Wednesday, January 21, 2009

High office at a low moment.

A few of my favorite things from the inauguration (other than the simple fact of inaugurating a President I can be proud of):

Yo-Yo Ma, Itzhak Perlman and company, performing a John Williams piece that found Williams being his best Aaron Copland.

The Queen of Soul and her Magical Giant Bowed Hat.

Dr. Joseph Lowery’s benediction (in its entirety here). After the man helped co-lead the Montgomery bus boycott, after he led the Selma March at King’s request, after working close to the dreams of Dr. King then watching him be gunned down. The man still has crystal perspective and an astonishing sense of humor about him. May the red man get ahead, man...

The attendance of 105 year old Clevelander, Ella Mae Johnson, whose sentiment about Obama I share: “My hope for him is my hope for the country. If he fails, the country fails.” She was at Fisk in the 1920s when W.E.B DuBois spoke there. She got her masters in social work in 1929 from what is now Case Western, but couldn’t live on the campus because of her race. Good NPR story on her here.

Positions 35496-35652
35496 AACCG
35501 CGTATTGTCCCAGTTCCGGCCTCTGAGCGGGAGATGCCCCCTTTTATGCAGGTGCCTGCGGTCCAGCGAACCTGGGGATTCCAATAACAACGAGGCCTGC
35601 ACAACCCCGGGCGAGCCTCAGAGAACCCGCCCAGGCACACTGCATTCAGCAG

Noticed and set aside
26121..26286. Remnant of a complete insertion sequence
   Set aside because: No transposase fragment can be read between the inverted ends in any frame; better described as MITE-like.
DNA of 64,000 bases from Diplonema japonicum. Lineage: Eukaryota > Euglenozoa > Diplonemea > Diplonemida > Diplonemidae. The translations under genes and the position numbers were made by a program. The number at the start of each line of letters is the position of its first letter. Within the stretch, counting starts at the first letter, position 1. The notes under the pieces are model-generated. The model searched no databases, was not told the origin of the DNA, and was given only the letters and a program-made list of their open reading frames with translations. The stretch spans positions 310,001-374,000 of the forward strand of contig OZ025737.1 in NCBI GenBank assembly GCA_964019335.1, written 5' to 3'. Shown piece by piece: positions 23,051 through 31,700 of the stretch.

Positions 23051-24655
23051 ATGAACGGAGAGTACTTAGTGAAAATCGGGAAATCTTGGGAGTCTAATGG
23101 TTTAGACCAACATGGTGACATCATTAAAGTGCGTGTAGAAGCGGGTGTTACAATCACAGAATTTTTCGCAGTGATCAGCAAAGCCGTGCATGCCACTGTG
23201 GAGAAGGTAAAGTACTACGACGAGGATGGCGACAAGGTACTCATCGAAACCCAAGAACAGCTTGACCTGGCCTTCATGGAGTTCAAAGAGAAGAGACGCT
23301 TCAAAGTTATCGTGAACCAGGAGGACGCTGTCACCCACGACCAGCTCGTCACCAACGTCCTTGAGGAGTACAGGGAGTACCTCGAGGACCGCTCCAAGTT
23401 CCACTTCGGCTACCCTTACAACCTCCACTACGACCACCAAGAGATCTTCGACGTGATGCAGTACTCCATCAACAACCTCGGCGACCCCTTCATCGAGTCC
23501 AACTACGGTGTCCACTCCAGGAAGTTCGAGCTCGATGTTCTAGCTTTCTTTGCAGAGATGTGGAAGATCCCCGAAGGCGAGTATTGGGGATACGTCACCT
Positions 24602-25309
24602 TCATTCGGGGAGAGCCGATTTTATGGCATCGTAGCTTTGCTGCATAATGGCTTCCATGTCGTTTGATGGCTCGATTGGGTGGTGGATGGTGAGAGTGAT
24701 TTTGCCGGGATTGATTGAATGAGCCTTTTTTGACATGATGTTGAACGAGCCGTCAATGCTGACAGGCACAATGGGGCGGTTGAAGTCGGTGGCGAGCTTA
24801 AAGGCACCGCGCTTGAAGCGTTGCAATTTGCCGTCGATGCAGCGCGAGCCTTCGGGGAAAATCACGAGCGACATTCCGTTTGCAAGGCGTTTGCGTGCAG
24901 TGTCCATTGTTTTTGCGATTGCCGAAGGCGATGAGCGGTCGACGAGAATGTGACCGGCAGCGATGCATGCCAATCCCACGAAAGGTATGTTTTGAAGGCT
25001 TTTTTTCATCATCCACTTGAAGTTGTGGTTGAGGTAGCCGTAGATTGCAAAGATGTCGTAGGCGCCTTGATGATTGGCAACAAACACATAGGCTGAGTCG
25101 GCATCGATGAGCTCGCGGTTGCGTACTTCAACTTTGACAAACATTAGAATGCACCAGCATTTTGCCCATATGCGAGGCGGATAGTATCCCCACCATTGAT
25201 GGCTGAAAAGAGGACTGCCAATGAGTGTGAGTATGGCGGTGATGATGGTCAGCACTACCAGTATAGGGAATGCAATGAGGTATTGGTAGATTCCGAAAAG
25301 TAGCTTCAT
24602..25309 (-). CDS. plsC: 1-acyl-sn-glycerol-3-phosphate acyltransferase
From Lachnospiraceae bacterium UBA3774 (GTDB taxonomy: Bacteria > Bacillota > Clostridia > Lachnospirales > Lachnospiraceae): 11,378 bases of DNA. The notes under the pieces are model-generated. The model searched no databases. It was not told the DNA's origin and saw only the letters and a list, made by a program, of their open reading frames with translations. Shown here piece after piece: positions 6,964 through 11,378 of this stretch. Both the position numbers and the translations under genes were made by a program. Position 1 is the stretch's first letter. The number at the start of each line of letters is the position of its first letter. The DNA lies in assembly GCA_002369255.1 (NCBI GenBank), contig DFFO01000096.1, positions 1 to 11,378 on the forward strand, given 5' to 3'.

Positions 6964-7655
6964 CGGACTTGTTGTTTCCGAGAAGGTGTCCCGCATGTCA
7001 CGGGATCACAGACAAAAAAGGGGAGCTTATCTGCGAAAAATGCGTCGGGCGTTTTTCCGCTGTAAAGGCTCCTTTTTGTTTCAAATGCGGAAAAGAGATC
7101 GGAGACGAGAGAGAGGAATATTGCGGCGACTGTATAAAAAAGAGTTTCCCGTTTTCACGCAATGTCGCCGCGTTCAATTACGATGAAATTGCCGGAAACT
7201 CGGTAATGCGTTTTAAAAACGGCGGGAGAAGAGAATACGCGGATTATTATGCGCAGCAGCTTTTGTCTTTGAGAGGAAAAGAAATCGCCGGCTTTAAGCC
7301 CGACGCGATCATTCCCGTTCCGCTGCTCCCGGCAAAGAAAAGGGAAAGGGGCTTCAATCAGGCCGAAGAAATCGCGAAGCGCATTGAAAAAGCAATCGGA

After much past—and continuing—darkness (no pun intended) about race in this country, I believe that it says a great thing about us all that a man whose family’s racial mix would have resulted in a hard time being seated in restaurants or housed in hotels in this country around the time when he was born, has grown up to be elected—in a landslide—the 44th President of these United States.

God bless him in the enormous task ahead. And may we all be encouraged to pitch in and shout out, rather than standing back and watching feeling dumbstruck and powerless as we have much of the last eight years. Could we ever believe in a government “of the people, by the people, and for the people” again? Let’s hope the fact that Obama accepted his party’s nomination in Springfield, Illinois and was sworn in using the very bible that Abraham Lincoln was sworn in with 147 year ago will be far more than empty symbolism.

Let’s hope!